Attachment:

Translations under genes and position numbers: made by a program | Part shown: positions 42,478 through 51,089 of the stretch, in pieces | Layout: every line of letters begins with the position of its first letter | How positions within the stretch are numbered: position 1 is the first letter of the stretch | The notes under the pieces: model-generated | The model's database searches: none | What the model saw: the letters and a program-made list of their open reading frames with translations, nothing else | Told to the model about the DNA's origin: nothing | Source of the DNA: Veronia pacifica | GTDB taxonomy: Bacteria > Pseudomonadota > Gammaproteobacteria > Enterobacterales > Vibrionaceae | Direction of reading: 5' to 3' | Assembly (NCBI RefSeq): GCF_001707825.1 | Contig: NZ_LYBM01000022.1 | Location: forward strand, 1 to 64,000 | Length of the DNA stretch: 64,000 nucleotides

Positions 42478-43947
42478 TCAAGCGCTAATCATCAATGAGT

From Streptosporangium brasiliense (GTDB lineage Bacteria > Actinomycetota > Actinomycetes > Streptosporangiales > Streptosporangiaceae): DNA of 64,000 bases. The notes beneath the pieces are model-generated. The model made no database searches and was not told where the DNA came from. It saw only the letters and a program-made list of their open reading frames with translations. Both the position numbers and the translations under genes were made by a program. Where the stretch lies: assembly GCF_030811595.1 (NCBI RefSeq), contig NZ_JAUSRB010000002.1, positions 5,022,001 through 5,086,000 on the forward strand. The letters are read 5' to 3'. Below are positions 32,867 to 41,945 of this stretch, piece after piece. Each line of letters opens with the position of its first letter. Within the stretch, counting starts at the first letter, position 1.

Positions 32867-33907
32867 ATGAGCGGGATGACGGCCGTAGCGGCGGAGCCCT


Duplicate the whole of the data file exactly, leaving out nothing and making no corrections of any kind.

Translations under genes and position numbers: made by a program | Part shown: positions 42,478 through 51,089 of the stretch, in pieces | Layout: every line of letters begins with the position of its first letter | How positions within the stretch are numbered: position 1 is the first letter of the stretch | The notes under the pieces: model-generated | The model's database searches: none | What the model saw: the letters and a program-made list of their open reading frames with translations, nothing else | Told to the model about the DNA's origin: nothing | Source of the DNA: Veronia pacifica | GTDB taxonomy: Bacteria > Pseudomonadota > Gammaproteobacteria > Enterobacterales > Vibrionaceae | Direction of reading: 5' to 3' | Assembly (NCBI RefSeq): GCF_001707825.1 | Contig: NZ_LYBM01000022.1 | Location: forward strand, 1 to 64,000 | Length of the DNA stretch: 64,000 nucleotides

Positions 42478-43947
42478 TCAAGCGCTAATCATCAATGAGT

From Streptosporangium brasiliense (GTDB lineage Bacteria > Actinomycetota > Actinomycetes > Streptosporangiales > Streptosporangiaceae): DNA of 64,000 bases. The notes beneath the pieces are model-generated. The model made no database searches and was not told where the DNA came from. It saw only the letters and a program-made list of their open reading frames with translations. Both the position numbers and the translations under genes were made by a program. Where the stretch lies: assembly GCF_030811595.1 (NCBI RefSeq), contig NZ_JAUSRB010000002.1, positions 5,022,001 through 5,086,000 on the forward strand. The letters are read 5' to 3'. Below are positions 32,867 to 41,945 of this stretch, piece after piece. Each line of letters opens with the position of its first letter. Within the stretch, counting starts at the first letter, position 1.

Positions 32867-33907
32867 ATGAGCGGGATGACGGCCGTAGCGGCGGAGCCCT